Top Tip #5: Under pressure

I had a wave of inspiration during my trip to Brent Cross that I must ask Fred to pack a pacifier to be used as a sucking device during take off and landing so that Elphie didn’t get sore ears. Of course when I got there I forgot all about it until we were taxiing. Others would say that you should breastfeed during take off and landing, which would be possible but I did not have the confidence at that point to contort our conjoined seatbelts in the way that would allow this. So instead I came up with a cunning plan and in the stead of the pacifier used a nipple shield with my thumb stuck up it. This seemed to keep Elphie sucking for a while although she was grizzling a bit at the lack of milk from my thumb and boy does she have a vacuum on her – my poor thumb, and extra props to my nipples for coping with that day in day out! On landing, she was asleep so I let her lie and she didn’t seem to have any ear problems, so perhaps I was worrying about nothing.

Top Tip #6: The chronicles of travel

We tried to get a stamp in Elphie’s passport, but the miserable official said that as it was within the EU it was not allowed. Sad times.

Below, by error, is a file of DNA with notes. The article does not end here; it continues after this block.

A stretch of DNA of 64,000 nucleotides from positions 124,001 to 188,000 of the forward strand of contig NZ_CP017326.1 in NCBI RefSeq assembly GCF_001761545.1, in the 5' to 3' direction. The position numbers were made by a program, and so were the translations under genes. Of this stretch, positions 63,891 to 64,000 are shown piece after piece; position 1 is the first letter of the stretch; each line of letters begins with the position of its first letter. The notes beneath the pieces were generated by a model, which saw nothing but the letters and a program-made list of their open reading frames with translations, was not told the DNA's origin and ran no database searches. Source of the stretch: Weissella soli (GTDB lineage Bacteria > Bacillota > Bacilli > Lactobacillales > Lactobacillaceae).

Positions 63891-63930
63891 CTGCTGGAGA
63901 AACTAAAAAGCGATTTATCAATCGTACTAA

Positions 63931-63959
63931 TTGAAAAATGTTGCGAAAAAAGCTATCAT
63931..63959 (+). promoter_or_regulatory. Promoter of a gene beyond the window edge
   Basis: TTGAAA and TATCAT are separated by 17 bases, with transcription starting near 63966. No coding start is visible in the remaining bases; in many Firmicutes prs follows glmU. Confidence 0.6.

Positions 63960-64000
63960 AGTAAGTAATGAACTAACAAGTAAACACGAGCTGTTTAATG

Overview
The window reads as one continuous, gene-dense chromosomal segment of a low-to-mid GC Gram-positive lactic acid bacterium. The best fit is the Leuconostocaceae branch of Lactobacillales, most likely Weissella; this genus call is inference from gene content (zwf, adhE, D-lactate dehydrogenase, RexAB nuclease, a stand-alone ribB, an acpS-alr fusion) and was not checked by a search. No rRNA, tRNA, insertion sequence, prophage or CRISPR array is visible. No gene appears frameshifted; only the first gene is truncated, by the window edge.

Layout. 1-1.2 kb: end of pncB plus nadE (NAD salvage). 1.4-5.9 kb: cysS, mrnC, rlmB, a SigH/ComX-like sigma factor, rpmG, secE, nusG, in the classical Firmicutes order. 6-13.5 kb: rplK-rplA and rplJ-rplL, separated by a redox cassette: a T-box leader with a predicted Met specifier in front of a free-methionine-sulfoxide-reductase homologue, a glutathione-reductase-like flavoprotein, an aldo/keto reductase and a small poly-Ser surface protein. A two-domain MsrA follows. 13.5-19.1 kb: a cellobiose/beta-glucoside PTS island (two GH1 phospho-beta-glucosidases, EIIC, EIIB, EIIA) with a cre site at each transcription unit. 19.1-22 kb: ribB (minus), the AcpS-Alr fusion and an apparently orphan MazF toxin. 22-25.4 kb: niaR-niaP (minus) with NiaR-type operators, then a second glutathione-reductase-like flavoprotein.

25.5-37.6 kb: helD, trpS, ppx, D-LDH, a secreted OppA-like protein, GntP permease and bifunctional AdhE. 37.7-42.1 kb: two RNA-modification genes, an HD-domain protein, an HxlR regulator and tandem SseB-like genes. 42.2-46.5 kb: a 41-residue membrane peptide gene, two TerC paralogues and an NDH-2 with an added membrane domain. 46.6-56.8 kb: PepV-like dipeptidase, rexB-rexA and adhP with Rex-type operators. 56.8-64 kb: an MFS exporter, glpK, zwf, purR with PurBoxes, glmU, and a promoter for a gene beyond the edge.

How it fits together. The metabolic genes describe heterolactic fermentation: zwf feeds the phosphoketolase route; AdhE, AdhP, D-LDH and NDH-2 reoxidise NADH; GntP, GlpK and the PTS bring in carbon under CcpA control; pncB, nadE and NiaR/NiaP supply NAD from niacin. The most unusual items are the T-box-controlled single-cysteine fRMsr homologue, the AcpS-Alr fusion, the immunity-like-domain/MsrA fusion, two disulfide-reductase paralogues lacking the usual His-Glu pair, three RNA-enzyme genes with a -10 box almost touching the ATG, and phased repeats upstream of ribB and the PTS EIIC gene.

Only now do I think how cool it would be to have a photo of Elphie next to a sign saying Gatwick and another saying Olbia to chronicle her first flight. Instead I have one in Gatwick airport of her being burped (but honestly, it could be anywhere) and another equally nondescript one in Olbia Airport with Fred checking his email rather than revelling in the moment. Ah well. We have some from the plane at least…

Top Tip #7: Bring your own

Car seat that is. If you can then I think bringing your car seat along helps remove some stress from the holiday – your baby knows it, you know how to work it and you know it hasn’t been in an accident. Plus you don’t have to pay the exorbitant hire company charges.

Top Tip #8: Feed ’em any chance you get

Elphie fed most of the way through the flight so when we got to Olbia I didn’t make use of the nursing room signposted at the airport. Big mistake. By the time we had got through passport control, collected luggage, worked out where oversized luggage was, collected the car and set off, she was ravenous and told us all about it for the next half hour all the way to the villa. I tossed up whether to stop and feed her or endure the crying through the twists amd turns of the Sardinian countryside, I decided to keep going in the end because I didn’t fancy sitting on a roadside breastfeeding late at night in a foreign country. I am sure the
nursing room would have been preferable to either option though!

One thing we have to remember is that travelling with a two month old is relatively easy. As the harried father chasing his toddler around Olbia Airport proclaimed, “you wish you could tranquillise them”.

So we have that to look forward to!